Will or can the Election Commission put off the Union Budget?

Will the country or Government come to a standstill if the Union Budget is deferred till mid-March? Even as final word is awaited from the EC and Supreme Court, the Govt goes ahead with the exercise

Photo courtesy: twitter.com/FinMinIndia
Photo courtesy: twitter.com/FinMinIndia

NH Political Bureau

Around 100 officials of the Finance Ministry involved in printing of budget documents have been confined to the North Block since January 19, 2017 when Union Finance Minister Arun Jaitley signalled the beginning of the process with the ritual ‘Halwa ceremony’.

The question that is on everyone’s lips is whether these officials will remain in confinement if the Election Commission directs the Government to put off the Union Budget.

While the ceremony indicated that the Government is all set to present the Union Budget on February 1, three days before polling takes place in Punjab and Goa, neither the Election Commission of India nor the Supreme Court have yet given a decision.

The Supreme Court bench hearing a PIL seeking postponement of the Union Budget had wondered “What’s the big deal if Budget is presented on February 1 instead of March 1? Which law is violated by this?” A similar reply was given by the Government to the Election Commission, which has asked why the Union Budget, presented traditionally on the last day of February, could not be delayed till the middle of March.

With opposition parties petitioning the EC for ordering deferment of the budget, the Commission also asked the Government to explain the process in 2012 when the NDA and the BJP, then in opposition, had opposed presentation of the Union Budget in the middle of state elections, and when the then Union Government had settled for a Vote-on-Account and postponed the presentation till after the state elections.

The law and the spirit of the law

Experts say the Election Commission cannot stop the Government from presenting the Budget. “When the Budget would be presented is entirely the Government’s discretion. However, it is within the Election Commission’s powers to ask the Centre not to mention any projects specific to the five states,” says former Lok Sabha Secretary General PDT Achary.

But they also point out that Article 324 of the Constitution gives enormous powers to the EC on conducting elections. The EC could take a decision in the best interests of conducting free and fair polls, and set a precedent if necessary.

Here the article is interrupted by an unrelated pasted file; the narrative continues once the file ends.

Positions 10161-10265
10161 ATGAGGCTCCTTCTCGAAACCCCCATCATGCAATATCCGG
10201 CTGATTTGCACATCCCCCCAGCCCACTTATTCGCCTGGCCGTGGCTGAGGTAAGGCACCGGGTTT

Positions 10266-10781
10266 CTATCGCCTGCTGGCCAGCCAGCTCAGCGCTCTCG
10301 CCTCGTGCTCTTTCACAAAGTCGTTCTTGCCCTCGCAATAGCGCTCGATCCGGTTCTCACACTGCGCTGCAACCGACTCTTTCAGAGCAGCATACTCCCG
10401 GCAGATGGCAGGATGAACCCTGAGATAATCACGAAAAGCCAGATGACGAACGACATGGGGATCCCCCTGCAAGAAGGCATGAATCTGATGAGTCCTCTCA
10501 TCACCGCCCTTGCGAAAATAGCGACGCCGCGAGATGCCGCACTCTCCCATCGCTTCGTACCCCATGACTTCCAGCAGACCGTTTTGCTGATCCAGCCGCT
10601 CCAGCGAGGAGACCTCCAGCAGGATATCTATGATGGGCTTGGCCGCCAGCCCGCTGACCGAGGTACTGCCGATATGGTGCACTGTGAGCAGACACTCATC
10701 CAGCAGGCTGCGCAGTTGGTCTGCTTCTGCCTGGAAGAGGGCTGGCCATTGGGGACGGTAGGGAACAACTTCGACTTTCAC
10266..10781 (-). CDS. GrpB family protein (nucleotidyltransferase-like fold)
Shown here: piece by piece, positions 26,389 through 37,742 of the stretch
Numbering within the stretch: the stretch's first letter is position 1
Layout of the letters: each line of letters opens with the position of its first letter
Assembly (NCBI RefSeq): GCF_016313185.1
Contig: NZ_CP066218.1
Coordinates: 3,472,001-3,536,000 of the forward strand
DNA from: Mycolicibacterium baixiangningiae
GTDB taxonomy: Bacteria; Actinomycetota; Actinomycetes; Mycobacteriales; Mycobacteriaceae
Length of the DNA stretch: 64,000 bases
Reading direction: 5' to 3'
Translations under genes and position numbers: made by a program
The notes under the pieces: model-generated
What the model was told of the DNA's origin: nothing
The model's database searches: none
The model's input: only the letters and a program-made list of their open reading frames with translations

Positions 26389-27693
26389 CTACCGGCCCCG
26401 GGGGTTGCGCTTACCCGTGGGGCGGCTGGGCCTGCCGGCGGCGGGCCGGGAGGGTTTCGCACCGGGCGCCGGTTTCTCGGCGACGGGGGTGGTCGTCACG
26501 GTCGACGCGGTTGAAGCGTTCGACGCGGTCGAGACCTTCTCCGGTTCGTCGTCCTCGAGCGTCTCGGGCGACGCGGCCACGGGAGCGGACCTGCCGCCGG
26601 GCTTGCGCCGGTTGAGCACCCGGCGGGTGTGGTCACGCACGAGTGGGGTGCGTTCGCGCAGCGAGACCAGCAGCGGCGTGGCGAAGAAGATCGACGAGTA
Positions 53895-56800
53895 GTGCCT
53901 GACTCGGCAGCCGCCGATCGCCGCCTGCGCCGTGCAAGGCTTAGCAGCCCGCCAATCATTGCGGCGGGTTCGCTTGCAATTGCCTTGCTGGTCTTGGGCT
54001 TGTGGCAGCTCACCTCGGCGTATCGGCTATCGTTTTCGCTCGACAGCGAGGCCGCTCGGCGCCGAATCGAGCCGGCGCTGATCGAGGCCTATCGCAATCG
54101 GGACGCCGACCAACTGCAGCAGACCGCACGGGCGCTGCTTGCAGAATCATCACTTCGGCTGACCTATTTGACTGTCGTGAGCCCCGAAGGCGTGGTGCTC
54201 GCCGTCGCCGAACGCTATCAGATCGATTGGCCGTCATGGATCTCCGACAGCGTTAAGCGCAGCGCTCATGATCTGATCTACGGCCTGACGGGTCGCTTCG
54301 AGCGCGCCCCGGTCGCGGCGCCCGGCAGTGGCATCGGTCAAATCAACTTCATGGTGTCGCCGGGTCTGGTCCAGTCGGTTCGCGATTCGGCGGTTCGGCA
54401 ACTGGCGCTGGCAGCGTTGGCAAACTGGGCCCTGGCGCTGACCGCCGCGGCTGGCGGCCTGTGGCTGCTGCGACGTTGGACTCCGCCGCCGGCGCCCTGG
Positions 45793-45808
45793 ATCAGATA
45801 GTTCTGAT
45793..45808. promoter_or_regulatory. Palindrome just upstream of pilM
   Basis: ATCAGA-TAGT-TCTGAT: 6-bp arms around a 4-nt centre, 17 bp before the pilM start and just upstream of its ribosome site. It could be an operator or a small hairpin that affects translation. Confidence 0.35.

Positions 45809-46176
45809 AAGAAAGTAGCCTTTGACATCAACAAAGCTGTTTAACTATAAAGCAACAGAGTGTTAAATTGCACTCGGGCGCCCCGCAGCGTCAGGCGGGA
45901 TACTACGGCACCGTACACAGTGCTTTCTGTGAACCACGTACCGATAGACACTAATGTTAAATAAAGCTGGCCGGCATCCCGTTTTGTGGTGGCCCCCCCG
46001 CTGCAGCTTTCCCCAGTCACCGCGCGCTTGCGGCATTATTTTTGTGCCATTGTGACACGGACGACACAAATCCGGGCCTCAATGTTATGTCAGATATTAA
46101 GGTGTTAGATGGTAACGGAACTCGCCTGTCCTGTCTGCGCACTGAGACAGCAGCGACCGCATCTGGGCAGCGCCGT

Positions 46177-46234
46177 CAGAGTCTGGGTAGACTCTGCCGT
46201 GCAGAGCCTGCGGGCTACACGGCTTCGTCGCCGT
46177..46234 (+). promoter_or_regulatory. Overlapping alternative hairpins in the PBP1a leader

The government's contention, though, has been that the Union Budget is just an annual constitutional exercise covering the entire country and not just a few states. By advancing the Budget, which is usually announced on the last working day of February, the Centre apparently wants to finish the Budget process by March 31 or April 15.

However, former Chief Election Commissioner SY Quraishi doesn't buy that argument. In an interview to The Indian Express, he points out how in a similar situation in 2012 when the Election Commission was worried about possible populist announcements in the Budget, the Manmohan Singh Government had, on its own, postponed the Budget by a fortnight to March 16.

Can't the Modi Government too follow this precedent? The Model Code of Conduct—that comes into play the moment the elections are announced—prohibits announcements, grants or promises which may have the "effect of influencing the voters in favour of the party in power”. "The budget announcement in my view does fall in this category of announcements," Quraishi told The Indian Express.

Researcher, activist and scholar Yogendra Yadav also chipped in to ask whether announcements on agriculture pricing or loan waivers for farmers in the Union Budget would not influence voters. Nothing would stop the Government from announcing a large number of new railway lines for Uttar Pradesh, it is argued.

Talks with a cross-section of experts, commentators and politicians highlighted the following concerns:

  • It would be naive to think that the Centre had advanced the Budget presentation date to February 1 without an eye on the upcoming state polls, especially with BJP having much at stake in the crucial state of Uttar Pradesh
  • It would also be a stretch to believe that the Modi government will not try to score brownie points with an eye to the voters
  • Even if the government undertakes not to announce anything special for the five states that go to polls, nothing can be done if it does choose to announce schemes specific to poll-bound states.

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